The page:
How To Stop Green Dust Algae Grow In The Aquarium – In the aquascaping world, you may find some issues that infected our beloved tank. Start from fish problems until the equipment trouble. The algae invasion is the common problem that usually strikes out the aquariums of many aquarists.
Many different types of algae are often seen in aquaria, including Brown Algae (Diatomaceae), Green Spot Algae (Choleochaete), Green Dust Algae, Green Fuzz Algae (Oedogonium), Green Beard Algae, Black Brush Algae (Audouinella sp.), Green Water, Water Silk (Spirogyra), Green Thread Algae, Hair Algae (Rhizoclonium), Staghorn Algae (Compsopogon sp.), Blue-Green Algae – BGA (Cyanobacteria), and Blanked Weed (Cladophora).
A focus point that we can talk about wholly at this time about the ‘Green Dust Algae.’ Keep reading, and do not move your display from this page.
How to Stop Green Dust Algae Growth in an Aquarium
What Is Green Dust Algae?
These algae types are primarily found in the aquarium that is new to set-ups. They usually stick on the glass, hard and smooth aquarium decorations, and equipment such as stones, woods, and aquatic plants.
In fact, green dust algae (GDA) are zoo-spores. They establish a green film with dusty-looking on the glass; in a critical case, these algae could cover the whole of tank glass.
The aquarium algae species actually loves attaching to the glass, so the germans named these algae “Grüne Scheibenpest” which means green glass plague. Their growth is faster; when they begin to develop, you will see them immediately turning like a green carpet layer with a thicker size.
The algae clipping on the glass usually has a green lighter color than the algae forms that stick on the equipment or hardscapes. It causes by the lights hitting the algae from both sides of the aquarium wall, making it seem brighter tint.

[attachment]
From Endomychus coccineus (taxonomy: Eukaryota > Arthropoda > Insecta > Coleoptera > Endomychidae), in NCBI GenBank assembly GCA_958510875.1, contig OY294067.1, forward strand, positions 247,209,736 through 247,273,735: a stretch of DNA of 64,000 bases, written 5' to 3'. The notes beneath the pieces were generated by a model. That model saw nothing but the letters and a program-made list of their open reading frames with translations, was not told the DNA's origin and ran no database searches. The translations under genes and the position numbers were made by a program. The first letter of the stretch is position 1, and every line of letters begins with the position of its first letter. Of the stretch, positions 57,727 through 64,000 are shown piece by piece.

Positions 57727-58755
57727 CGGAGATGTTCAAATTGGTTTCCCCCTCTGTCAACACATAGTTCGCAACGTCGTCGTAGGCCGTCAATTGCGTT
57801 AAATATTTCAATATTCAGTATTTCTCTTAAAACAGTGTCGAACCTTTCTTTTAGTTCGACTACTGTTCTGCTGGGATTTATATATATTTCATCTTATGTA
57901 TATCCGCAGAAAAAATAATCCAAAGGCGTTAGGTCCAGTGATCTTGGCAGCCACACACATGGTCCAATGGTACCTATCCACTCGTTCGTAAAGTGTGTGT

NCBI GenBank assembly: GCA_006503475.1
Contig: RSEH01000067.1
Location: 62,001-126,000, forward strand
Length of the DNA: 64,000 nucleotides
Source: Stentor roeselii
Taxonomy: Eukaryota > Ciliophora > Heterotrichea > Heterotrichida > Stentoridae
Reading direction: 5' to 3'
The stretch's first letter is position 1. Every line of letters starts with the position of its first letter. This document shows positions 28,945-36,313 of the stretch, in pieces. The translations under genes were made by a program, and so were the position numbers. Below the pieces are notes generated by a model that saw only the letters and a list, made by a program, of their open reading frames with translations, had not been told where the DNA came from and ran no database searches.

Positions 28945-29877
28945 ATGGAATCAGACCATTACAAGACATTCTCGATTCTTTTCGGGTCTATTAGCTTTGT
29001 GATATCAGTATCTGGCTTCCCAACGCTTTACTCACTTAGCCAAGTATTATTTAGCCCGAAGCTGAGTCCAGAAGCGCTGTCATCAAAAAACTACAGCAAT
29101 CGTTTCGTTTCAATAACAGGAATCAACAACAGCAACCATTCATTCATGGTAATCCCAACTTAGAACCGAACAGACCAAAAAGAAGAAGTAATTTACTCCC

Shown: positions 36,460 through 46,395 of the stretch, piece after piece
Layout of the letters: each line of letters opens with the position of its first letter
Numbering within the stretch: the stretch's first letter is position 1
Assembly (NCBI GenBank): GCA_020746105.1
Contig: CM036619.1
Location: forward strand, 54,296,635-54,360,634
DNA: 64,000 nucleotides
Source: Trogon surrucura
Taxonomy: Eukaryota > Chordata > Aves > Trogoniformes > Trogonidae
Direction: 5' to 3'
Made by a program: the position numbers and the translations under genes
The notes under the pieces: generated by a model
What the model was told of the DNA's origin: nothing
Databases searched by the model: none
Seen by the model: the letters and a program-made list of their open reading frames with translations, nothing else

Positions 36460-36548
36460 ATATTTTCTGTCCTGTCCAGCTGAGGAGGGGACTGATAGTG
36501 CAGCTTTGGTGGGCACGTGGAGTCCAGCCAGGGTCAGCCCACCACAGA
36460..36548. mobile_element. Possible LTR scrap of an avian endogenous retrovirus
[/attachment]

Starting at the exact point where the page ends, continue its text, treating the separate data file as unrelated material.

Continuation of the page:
How To Identify The Green Dust Algae?
These aquatic algae type only clip on the glass without turning the water. When you try wiping the algae with your finger, the watercolor should not be unchanged. The GDA will float for 30-90 minutes before sticking themselves again to glass.
Many aquascapers sometimes made be confusing with green spot algae because they look relatively identical. But, when they compare by their characteristics, the distinctions become clear.
The green spot algae grow to form unique circular shapes between one and each other that slowly will merge together. To ensure the difference between both of them is by use your finger. Touch them softly; if they are easy to lift off, that is actually green dust algae. While, if they are stubborn, you have another one.
What’s Causes The Green Dust Algae Thrive In The Tanks?
Unfortunately, there are still no exact reasons universally agreed upon why the green dust algae could thrive in the aquarium. But, there is a reason which makes these algae can bloom in the tanks.
According to the information from some experts, over lighting the aquarium may lead these algae varieties to grow. However, it’s not a precise reason, but obviously, these aquarium algae prefer to attach in brighter places, such as in front of the glass wall.
The second theory is that the spores of green dust algae are introduced into your aquarium by riding on the bodies of fish, aquatic plants, hardscapes, or equipment from another tank. They wait for the perfect time for spreading out in your tank.
The third is caused by the biological of the aquarium is still immature. This thing makes the unbalance substances in the water parameters that help push the algae to bloom.
Fourth, the GDA may appear by significant changes in the planted tank. For example, drastic changes in the equipment or plant mass (e.g., after an excessive trimming leaves session).
Fifth, some aquarists tell us that green dust algae infection their tank contain a ton of dissolved nitrogen in the water, caused by magnesium nitrate or urea lead these algae to grow (generally happens in a tank with high NO3 > 10 ppm).
Sixth, the accumulation of organic debris on the aquarium’s bottom can also help these algae develop.
Is The GDA Harm Your Fish And Plants?
Nope, the green dust algae are not dangerous for fish. A particular fish can still be healthy alive although kept in the aquarium which is covered by it. Even a bristlenose pleco will happily inhabit the tank that is full with it.